DSW student speaks at Social Work Day at the United Nations
Terri Klemm DSW '18, associate professor of social work and BSW Program Director at Centenary University, presented at the 34th annual Social Work Day at the United Nations in support of the day's theme, Promoting Community & Environmental Sustainability.
Terri has become increasingly engaged as a community activist in support of environmental justice and has been active (and even arrested) in planned, non-violent direct action related to the planned CPV [fracking] power plant in the Hudson Valley of New York. Her UN comments included health concerns of hydraulic fracturing (fracking) and some alarming statistics related to climate change and budget cuts to environmental protection programs, but primarily focused on social workers' role in promoting environmental justice.
Environmental degradation poses the greatest risk to disadvantaged groups. Environmental justice contends that everyone has the right to clean water, clean air, and a healthy environment. In her talk, Terri asserts that being a social worker means showing up and standing up for what matters. Social workers bring skills such as comunication, coaliton building, and cultural humility, which are much-needed in this work. She shares ideas for action and underlines that activism can be a form of both continuing education and self-care. Environmental issues demand a collective response and "democracy is not a spectator sport."
View the entire program on UN Live TV»
(Terri is introduced at ~ 38 minutes and her comments are just over 20 minutes)
Centenary professor speaks at the United Nations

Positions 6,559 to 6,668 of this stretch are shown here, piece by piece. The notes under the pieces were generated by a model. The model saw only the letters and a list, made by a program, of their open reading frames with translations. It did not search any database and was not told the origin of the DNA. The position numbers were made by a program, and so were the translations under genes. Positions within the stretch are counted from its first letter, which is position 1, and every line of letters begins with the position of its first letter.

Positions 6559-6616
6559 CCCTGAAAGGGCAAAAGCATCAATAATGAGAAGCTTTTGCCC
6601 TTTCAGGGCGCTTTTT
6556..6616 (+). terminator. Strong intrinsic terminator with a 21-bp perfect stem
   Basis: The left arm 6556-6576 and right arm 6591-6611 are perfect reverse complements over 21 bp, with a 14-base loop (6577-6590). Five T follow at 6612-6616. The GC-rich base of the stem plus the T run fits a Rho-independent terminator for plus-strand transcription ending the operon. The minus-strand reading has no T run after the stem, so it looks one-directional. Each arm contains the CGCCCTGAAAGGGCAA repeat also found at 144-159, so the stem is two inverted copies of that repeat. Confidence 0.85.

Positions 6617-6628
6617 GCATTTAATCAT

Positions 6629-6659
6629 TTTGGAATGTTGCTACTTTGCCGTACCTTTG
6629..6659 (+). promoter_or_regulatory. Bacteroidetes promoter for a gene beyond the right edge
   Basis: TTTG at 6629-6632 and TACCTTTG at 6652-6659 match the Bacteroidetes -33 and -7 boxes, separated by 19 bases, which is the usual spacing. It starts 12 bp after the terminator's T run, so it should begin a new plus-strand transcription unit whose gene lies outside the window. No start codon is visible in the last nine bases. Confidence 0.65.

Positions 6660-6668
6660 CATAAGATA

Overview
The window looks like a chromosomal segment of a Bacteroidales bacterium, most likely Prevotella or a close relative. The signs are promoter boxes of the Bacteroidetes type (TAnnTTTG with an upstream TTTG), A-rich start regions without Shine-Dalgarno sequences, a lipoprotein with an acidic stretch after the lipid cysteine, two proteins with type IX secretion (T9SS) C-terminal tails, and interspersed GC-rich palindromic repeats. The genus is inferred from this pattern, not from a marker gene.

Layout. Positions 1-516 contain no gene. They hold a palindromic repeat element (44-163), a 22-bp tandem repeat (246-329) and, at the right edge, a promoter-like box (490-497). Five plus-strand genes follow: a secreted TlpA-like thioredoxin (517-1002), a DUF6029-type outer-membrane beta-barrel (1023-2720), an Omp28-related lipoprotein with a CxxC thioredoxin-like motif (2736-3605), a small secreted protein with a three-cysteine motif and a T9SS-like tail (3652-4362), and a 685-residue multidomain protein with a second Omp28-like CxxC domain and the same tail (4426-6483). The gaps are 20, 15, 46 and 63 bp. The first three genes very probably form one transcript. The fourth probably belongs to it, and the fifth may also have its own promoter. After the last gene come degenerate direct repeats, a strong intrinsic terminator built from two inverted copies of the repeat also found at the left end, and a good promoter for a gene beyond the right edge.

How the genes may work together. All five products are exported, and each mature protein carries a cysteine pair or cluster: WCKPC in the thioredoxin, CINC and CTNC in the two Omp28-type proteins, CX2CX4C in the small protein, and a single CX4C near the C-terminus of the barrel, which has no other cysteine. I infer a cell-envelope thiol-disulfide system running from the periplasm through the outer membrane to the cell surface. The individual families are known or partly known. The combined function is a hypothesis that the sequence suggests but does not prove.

Centenary University Press Release: UN speech and civil disobedience trial
Terri Klemm, Associate Professor of Social Work and Bachelor of Social Work (BSW) Program Director at Centenary University, describes the invitation to speak at the 34th annual Social Work Day at the United Nations as one of the greatest honors of her career. The event, co-sponsored by the International Association of Schools of Social Work (IASW) and the International Federation of Social Workers (IFSW), was organized by Monmouth University. The other panelists included: The Honorable Masud Bin Momen, Ambassador and Permanent Representative of the Mission of Bangladesh to the United Nations; Roberto Borrerro, NGO Committee on the Rights of Indigenous People; and, John Ennis, United Nations’ Office of Disarmament Affairs. In keeping with this year’s theme, Promoting Community & Environmental Sustainability, Klemm was asked to speak about environmental justice activism.
Klemm joked that after decades of experience both as a practicing social worker and a social work educator, it was her 2015 arrest for civil disobedience that ultimately led her to be included on such a distinguished panel: “It does make me wonder if I wasted all those years being well-behaved”. Her arrest, along with 5 others (including Oscar-nominated actor James Cromwell), resulted from a planned non-violent direct action to disrupt construction of a fracked-gas power plant in Wawayanda, NY. In her speech at the UN, Klemm provided a brief overview of the significant health and safety risks of fracking, including that the use of fracked gas is now understood to be a major contributor to climate change.